Write What You. . .No? by Author Betsy S. Amant

Monday, September 1, 2014

As an author, I’ve attended many conferences and sat through a ton classes on the craft of writing. And while the courses taught a variety of topics, all of which were extremely enlightening and helped me grow in my craft, one theme seemed to rise throughout each one—a niggling concept or message that dug intentional talons into my heart and held on tight. 

That theme was “write what you know.”

That theme has been argued before, of course. Because, technically, that message would mean that you could never write a romantic suspense story with a policeman hero if you, yourself, were not a policeman. That message would mean that you would never be able to write about a an astronaut if you’ve never been to space, or a race-car driver, or a military vet, or a doctor, or a lawyer if you had never driven race cars, manned the front lines in combat, earned a tough degree or passed the Bar. 

And very unfortunately for me, that would mean I would have never been able to write about a female baker longing to break free of her small town, average-flavored life and make it big in the culinary world, because—ahem—I can’t bake to save my life. Oh sure, I can whip out a Pillsbury roll of cookie dough with the best of them, but when it comes to creating unique cupcake delights like my heroine Kat Varland, my expertise definitely lies more in the “taste testing” field.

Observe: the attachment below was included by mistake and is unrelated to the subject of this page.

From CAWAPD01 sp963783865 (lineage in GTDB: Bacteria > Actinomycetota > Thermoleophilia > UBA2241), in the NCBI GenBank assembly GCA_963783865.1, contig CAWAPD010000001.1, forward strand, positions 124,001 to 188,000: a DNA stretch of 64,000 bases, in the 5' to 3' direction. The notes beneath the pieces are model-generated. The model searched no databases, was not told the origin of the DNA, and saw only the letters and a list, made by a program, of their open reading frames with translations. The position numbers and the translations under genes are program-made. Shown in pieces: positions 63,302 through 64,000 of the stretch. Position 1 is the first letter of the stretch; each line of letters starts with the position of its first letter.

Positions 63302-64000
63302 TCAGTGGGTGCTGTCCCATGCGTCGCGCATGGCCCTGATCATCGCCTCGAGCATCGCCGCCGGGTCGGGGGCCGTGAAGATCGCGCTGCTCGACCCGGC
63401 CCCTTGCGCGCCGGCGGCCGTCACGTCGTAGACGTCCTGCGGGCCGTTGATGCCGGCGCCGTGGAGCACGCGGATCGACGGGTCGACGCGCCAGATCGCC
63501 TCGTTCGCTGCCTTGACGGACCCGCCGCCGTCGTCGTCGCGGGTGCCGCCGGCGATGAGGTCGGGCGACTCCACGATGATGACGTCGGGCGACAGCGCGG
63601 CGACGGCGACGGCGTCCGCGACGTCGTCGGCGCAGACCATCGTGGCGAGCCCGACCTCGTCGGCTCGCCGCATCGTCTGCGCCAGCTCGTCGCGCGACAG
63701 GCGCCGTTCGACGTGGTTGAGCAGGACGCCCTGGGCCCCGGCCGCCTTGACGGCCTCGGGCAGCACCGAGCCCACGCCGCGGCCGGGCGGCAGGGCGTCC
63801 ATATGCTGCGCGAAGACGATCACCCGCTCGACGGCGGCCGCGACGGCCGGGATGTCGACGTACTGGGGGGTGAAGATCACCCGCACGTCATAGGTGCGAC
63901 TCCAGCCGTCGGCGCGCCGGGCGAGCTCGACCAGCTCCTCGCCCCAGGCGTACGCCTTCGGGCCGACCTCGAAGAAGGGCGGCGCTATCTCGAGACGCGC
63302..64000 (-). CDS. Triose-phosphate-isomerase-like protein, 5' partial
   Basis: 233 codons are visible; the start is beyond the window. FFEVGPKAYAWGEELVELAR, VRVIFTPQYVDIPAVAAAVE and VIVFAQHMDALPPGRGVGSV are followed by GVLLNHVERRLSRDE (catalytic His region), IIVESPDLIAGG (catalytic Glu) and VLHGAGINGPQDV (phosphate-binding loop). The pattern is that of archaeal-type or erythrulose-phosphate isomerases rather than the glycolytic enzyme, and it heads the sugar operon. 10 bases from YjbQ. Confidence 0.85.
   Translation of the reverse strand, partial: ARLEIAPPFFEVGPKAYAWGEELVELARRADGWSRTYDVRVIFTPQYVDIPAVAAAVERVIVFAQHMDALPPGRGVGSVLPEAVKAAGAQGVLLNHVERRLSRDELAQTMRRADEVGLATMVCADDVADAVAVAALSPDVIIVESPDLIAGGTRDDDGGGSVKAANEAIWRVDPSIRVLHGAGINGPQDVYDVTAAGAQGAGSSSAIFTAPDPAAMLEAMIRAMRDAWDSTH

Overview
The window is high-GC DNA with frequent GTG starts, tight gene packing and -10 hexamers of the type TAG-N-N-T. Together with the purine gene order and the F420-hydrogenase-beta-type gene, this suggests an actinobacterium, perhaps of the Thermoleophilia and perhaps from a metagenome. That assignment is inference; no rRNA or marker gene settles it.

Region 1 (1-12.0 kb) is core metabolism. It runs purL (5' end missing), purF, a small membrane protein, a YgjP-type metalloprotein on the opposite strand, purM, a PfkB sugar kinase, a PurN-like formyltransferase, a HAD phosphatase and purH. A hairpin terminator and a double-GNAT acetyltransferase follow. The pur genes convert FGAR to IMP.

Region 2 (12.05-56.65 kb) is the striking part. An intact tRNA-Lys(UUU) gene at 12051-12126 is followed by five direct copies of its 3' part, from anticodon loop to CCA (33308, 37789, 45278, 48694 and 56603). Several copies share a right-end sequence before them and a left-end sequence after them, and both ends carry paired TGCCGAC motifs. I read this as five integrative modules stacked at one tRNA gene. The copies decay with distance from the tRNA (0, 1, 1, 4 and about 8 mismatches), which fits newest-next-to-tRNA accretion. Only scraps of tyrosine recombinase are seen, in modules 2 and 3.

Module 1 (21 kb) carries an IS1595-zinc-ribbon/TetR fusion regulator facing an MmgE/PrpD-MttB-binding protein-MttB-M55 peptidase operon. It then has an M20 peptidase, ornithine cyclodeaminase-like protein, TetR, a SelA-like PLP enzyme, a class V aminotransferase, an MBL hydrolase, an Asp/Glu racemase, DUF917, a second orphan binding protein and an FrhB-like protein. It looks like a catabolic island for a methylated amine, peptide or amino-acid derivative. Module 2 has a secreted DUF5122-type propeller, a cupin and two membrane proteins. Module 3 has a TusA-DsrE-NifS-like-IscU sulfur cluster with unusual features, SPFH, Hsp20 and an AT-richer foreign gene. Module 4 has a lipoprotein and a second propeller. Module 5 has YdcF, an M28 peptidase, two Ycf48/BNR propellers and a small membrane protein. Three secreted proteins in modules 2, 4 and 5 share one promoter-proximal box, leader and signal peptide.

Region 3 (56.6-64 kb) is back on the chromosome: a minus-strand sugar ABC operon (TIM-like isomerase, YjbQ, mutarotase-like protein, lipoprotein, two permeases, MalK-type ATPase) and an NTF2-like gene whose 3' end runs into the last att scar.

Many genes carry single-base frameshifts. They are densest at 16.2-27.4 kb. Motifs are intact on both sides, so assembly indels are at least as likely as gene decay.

So how can an author write what they know, if they don’t know all of these different careers and venues? 

I believe, while the message is taught with good intentions and is really more of a prod to thoroughly research your stories before hitting “send” to your editor, that it’s really more of a nod to the author’s heart. 

I write inspirational fiction, which means all of my stories have a subtle faith theme throughout. Therefore, my characters are filtered through my own Christ-centered worldview. And my experiences in my faith and in my walk with Christ are going to be evident, more or less, in one way or another, through my character’s faith walk in the story. 

How can I honestly write a story with a deep-rooted theme of forgiveness if I’m harboring grudges in my own life? How can I successfully pen a novel with a message of restoration if I’m fighting negativity and depression in my thoughts? How can I offer a legit source of joy and hope to my readers if I’m secretly at my keyboard, hopeless and afraid?

I can’t. I have to write what I know.